A Whole Lot of Nothing

actually did some setting & printing over the past month, but I can't talk much about the things for now. Instead, it's another collection of unrelated comments and almost-news. Also, I've updated the (non-HM) book sale/cull page on the Web site, if you feel like doing some shopping.

Some finished sheets - intentionally not well shown here - from Will Rueter's Books Are My Utopia. Don't want to spoil the fun of seeing them for the first time in person. Claudia starts binding this month, the edition should be ready for issue in April.

Vaughan Oliver's recent death reminded me that my deluxe copy of This Rimy River needed some repair. It's a catalogue for an exhibition of his work (primarily for 4AD) from 1994. The deluxe issue (400 copies) is basically the same as the trade, but with all kinds of wild metallic overprinting. It's wonderful. The binding is interesting: the text block is joined at the front and back, by stubs about one inch wide, to a leather spine. (Looks like bonded leather, and it hasn't been pared.) The boards are sheets of acrylic that have an image machined in, notched along the spine edges to allow the leather joints to lie flush with the inside face. The boards were originally attached using some kind of adhesive, probably a double-sided tape. My copy of this book came from a few found in a warehouse in the '00s. Upon arrival, the front board completely detatched from the joint at first opening. Ugh. I tried fixing it with the much-missed 3M 889 double-sided conservation tape (what I used for the deluxe bindings of Aurora Teardrops, which was ripped of from inspired by This Rimy River). The tape, which has never let me down in any number of uses, could not hold the two pieces together. So I reluctantly decided to try contact cement, with fears of coating the lovely book in ruinous strands of glue. I didn't, and 24 hours later the board was firmly in place. But an example of an interesting idea for a binding that suffered from a lack of understanding of materials & methods. Nonetheless, cool book, happy to have a copy.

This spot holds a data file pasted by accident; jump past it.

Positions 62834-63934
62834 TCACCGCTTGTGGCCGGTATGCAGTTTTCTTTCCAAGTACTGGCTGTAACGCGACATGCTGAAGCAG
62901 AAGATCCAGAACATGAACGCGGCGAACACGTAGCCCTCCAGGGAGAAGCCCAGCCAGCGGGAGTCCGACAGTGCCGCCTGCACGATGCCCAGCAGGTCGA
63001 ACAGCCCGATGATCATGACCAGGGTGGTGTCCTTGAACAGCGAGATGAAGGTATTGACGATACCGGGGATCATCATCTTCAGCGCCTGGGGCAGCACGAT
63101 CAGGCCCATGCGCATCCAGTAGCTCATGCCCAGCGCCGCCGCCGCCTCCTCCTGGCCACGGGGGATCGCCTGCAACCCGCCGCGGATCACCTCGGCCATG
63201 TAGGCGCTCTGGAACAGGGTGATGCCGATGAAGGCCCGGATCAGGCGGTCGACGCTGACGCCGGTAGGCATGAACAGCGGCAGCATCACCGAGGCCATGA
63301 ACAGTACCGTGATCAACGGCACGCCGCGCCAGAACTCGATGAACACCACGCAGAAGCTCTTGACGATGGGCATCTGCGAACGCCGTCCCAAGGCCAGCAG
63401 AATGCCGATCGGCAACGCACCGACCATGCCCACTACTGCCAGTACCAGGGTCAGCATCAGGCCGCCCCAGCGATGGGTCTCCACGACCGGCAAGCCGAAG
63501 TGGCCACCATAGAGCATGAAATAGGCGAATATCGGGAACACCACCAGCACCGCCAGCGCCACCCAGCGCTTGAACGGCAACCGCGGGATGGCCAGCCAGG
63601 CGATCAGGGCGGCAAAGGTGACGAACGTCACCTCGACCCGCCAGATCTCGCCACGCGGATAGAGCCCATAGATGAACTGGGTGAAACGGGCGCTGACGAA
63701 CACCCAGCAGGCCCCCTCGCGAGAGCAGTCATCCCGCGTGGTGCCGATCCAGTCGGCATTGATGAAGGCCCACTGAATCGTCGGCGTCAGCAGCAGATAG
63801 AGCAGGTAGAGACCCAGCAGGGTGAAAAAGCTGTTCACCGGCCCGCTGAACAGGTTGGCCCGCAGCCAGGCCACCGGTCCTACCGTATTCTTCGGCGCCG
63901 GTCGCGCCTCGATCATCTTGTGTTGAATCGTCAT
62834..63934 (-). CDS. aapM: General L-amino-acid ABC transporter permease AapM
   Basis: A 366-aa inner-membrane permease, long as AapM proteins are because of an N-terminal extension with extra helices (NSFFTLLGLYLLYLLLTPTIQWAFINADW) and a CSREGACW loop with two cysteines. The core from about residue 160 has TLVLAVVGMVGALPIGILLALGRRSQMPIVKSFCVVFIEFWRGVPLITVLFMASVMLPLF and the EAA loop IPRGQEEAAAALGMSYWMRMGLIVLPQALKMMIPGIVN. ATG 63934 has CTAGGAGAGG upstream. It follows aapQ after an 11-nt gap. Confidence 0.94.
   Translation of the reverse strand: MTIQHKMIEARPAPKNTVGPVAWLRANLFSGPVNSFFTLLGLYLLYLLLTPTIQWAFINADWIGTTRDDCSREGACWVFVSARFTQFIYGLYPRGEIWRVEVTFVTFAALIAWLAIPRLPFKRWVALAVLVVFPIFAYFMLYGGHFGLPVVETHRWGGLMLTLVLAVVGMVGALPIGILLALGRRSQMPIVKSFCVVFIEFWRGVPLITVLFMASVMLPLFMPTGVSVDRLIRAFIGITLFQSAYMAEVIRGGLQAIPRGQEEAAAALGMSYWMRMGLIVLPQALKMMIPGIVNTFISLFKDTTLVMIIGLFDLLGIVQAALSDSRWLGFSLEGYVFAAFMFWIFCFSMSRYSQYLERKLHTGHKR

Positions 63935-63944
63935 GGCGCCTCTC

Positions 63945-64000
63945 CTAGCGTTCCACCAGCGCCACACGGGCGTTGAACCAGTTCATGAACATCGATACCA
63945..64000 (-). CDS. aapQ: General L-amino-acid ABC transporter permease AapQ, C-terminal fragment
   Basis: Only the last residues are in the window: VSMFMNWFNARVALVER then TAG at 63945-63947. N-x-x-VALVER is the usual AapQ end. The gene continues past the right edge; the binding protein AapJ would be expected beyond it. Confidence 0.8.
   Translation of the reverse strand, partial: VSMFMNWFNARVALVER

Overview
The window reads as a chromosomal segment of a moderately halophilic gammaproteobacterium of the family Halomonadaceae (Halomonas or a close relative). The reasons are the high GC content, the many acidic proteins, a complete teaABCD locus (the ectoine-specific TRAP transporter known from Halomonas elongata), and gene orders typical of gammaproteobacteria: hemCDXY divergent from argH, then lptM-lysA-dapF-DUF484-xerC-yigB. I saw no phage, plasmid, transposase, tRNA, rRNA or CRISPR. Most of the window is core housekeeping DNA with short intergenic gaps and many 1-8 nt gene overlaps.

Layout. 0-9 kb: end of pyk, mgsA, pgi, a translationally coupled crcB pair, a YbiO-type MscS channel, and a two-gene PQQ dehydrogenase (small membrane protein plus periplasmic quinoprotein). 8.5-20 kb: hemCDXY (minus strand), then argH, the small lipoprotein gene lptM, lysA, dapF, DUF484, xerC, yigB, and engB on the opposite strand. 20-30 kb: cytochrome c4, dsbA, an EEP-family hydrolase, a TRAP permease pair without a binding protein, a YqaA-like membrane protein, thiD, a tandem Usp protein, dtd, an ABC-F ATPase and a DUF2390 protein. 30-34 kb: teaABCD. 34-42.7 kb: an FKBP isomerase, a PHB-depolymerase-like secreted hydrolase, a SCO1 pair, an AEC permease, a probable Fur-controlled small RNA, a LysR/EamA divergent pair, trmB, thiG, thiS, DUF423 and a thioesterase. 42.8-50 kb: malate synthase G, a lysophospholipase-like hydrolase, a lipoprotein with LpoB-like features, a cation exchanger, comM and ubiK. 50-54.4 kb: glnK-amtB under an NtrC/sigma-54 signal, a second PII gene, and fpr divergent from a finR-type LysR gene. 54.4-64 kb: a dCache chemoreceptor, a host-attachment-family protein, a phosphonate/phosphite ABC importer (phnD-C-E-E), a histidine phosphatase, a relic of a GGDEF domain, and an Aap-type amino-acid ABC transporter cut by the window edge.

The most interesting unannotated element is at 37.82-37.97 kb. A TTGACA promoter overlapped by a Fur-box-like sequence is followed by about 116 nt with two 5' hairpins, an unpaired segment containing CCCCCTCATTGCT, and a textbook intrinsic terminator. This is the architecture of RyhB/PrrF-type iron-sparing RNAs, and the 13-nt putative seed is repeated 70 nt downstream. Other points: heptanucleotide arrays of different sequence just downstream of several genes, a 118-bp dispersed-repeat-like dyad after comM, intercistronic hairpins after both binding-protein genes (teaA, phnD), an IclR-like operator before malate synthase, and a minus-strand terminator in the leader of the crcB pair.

The frontis from Annales typographici ab artis inventae origine ad annum (1719). Careful who you order a copy from, they may decide it's underpriced and make up a reason why it can't be shipped. Abe used to allow customers to provide seller feedback, but that ended ages ago. And can't we get these people who will make up a facsimile of any book you search for - in a deluxe binding no less! - to go away?  

The Bromer's current gallery exhibition features etchings by the excellent D. R. Wakefield, who has been issuing beautiful books through his Chevington Press for years. He's based in the U.K., and his books aren't widely or frequently encountered in North America, so this is definitely worth seeing.  

The Griffo project is underway, but I probably won't be posting much about it during production - more doing and less talking about doing this year. Publication remains scheduled for fall of this year.